OBJECTIVE: Traumatic brain injury (TBI) is a common disabling condition with limited treatment options. Diffusion tensor imaging (DTI) measures recovery of axonal injury in white matter (WM) tracts after TBI. Growth hormone deficiency (GHD) after TBI may impair axonal and neuropsychological recovery, and serum IGF-I may mediate this effect. We conducted a longitudinal study to determine the effects of baseline serum IGF-I concentrations on WM tract and neuropsychological recovery after TBI. METHODS: Thirty-nine adults after TBI (84.6% male; age median 30.5y; 87.2% moderate-severe; time since TBI median 16.3 months, n=4 with GHD) were scanned twice, 13.3 months (12.1-14.9) apart, and 35 healthy controls scanned once. Symptom and quality of life questionnaires and cognitive assessments were completed at both visits (n=33). Our main outcome measure was fractional anisotropy (FA), a measure of WM tract integrity, in a priori regions of interest: splenium of corpus callosum (SPCC), and posterior limb of internal capsule (PLIC). RESULTS: At baseline, FA was reduced in many WM tracts including SPCC and PLIC following TBI compared to controls, indicating axonal injury, with longitudinal increases indicating axonal recovery. There was a significantly greater increase in SPCC FA over time in patients with serum IGF-I above vs. below the median-for-age. Only the higher IGF-I group had significant improvements in immediate verbal memory recall over time. INTERPRETATION: WM recovery and memory improvements after TBI were greater in patients with higher serum IGF-I at baseline. These findings suggest that GH/IGF-I system may be a potential therapeutic target following TBI. This article is protected by copyright. All rights reserved.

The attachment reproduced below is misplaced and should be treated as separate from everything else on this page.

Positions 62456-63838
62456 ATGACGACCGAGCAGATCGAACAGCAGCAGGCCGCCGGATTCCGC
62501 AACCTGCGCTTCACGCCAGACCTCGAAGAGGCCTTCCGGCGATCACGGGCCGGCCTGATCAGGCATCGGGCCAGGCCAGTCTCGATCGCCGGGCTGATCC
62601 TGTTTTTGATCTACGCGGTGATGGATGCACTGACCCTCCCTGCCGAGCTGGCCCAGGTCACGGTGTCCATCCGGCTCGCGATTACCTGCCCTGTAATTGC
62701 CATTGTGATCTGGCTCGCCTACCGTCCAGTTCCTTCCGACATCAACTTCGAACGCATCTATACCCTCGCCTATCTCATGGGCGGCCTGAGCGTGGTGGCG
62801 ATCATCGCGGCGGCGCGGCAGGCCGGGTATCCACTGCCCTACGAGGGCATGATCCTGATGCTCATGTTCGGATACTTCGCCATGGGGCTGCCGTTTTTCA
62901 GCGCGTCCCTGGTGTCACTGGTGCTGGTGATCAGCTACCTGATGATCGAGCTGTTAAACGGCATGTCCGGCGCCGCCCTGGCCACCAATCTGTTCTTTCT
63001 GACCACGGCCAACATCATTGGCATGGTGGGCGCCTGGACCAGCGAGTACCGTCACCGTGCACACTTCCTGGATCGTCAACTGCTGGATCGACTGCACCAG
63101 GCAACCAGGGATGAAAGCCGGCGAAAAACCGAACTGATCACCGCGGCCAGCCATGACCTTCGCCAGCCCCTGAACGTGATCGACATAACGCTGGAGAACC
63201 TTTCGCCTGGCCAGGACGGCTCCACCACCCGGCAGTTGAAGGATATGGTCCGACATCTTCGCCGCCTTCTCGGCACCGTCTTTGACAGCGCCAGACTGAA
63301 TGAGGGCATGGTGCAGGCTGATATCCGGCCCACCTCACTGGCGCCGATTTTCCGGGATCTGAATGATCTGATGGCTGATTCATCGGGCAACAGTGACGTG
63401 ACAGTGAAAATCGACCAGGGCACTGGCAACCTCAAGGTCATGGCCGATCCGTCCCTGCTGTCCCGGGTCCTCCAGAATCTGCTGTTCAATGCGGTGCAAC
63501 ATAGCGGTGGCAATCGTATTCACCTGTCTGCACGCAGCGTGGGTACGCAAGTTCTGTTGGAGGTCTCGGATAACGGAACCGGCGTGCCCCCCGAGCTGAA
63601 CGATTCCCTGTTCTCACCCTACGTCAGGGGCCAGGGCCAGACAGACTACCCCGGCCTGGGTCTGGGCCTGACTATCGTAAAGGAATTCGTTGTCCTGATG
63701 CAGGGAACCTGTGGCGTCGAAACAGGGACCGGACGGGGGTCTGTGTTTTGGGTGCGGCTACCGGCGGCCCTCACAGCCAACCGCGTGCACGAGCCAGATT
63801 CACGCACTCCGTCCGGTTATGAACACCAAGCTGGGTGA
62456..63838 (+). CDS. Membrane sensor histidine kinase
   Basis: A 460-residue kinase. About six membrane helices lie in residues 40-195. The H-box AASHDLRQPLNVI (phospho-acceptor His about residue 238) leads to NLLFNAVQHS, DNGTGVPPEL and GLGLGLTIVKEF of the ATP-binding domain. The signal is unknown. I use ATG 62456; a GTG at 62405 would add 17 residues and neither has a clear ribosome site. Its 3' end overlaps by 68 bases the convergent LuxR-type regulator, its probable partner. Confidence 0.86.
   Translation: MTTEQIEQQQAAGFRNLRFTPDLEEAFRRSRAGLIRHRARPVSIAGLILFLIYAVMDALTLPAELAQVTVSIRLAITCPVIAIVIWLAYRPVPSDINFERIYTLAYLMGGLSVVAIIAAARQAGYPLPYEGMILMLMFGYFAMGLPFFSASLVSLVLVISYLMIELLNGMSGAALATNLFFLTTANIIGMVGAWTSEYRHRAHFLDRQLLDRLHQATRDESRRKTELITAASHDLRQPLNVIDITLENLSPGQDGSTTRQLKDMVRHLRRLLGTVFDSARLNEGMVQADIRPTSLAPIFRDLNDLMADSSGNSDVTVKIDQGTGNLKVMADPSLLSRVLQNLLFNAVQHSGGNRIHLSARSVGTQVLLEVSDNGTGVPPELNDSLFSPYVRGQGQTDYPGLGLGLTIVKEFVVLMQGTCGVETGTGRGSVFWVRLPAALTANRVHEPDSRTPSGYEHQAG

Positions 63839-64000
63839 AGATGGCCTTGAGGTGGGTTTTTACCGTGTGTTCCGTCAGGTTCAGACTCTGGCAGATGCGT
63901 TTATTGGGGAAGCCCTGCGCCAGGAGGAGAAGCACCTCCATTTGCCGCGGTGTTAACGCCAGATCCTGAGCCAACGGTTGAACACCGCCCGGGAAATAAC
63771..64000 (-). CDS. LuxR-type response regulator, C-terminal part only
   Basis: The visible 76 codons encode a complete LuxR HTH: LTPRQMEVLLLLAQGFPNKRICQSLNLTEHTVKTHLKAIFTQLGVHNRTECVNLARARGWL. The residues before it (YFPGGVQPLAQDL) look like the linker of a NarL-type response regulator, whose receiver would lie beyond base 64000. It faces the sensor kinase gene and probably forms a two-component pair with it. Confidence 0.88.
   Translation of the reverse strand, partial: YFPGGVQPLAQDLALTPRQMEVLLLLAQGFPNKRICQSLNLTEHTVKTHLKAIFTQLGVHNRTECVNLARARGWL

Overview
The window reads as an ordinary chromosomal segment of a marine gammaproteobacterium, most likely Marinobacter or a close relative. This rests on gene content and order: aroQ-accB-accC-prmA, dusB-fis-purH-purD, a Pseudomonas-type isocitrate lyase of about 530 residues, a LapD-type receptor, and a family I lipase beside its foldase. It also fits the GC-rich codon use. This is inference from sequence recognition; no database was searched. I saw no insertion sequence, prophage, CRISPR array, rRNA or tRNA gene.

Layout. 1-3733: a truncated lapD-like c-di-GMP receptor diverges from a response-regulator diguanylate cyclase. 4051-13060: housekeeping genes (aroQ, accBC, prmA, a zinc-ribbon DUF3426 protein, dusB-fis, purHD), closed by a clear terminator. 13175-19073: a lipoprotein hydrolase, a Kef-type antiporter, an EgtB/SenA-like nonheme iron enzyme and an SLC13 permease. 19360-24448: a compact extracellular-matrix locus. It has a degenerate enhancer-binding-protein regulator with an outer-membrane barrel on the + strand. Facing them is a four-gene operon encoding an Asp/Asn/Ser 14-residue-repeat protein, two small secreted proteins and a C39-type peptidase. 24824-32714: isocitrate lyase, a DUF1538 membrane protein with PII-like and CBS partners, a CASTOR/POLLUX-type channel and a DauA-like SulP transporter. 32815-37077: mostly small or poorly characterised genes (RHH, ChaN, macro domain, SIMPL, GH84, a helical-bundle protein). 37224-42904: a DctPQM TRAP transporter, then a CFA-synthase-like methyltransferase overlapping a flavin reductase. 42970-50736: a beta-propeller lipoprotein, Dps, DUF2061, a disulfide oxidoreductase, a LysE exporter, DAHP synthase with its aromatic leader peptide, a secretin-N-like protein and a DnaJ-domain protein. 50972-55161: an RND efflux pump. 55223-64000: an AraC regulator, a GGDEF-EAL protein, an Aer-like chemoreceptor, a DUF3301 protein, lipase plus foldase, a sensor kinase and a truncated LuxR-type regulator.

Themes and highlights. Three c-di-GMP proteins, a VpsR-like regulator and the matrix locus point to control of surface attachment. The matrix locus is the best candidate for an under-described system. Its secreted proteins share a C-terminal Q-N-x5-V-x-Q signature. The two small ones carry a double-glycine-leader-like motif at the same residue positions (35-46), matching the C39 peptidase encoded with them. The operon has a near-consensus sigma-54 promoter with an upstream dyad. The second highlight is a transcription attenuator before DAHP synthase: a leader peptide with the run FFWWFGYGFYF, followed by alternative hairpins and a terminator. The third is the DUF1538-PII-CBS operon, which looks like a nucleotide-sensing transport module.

JOURNAL ARTICLE

Violante IR, Li LM, Carmichael DW, Lorenz R, Leech R, Hampshire A, Rothwell JC, Sharp DJet al., 2017, Externally induced frontoparietal synchronization modulates network dynamics and enhances working memory performance, ELIFE, Vol: 6, ISSN: 2050-084X

JOURNAL ARTICLE

Violante IR, Li LM, Carmichael DW, Lorenz R, Leech R, Hampshire A, Rothwell JC, Sharp DJet al., 2017, Externally induced frontoparietal synchronization modulates network dynamics and enhances working memory performance., Elife, Vol: 6, ISSN: 2050-084X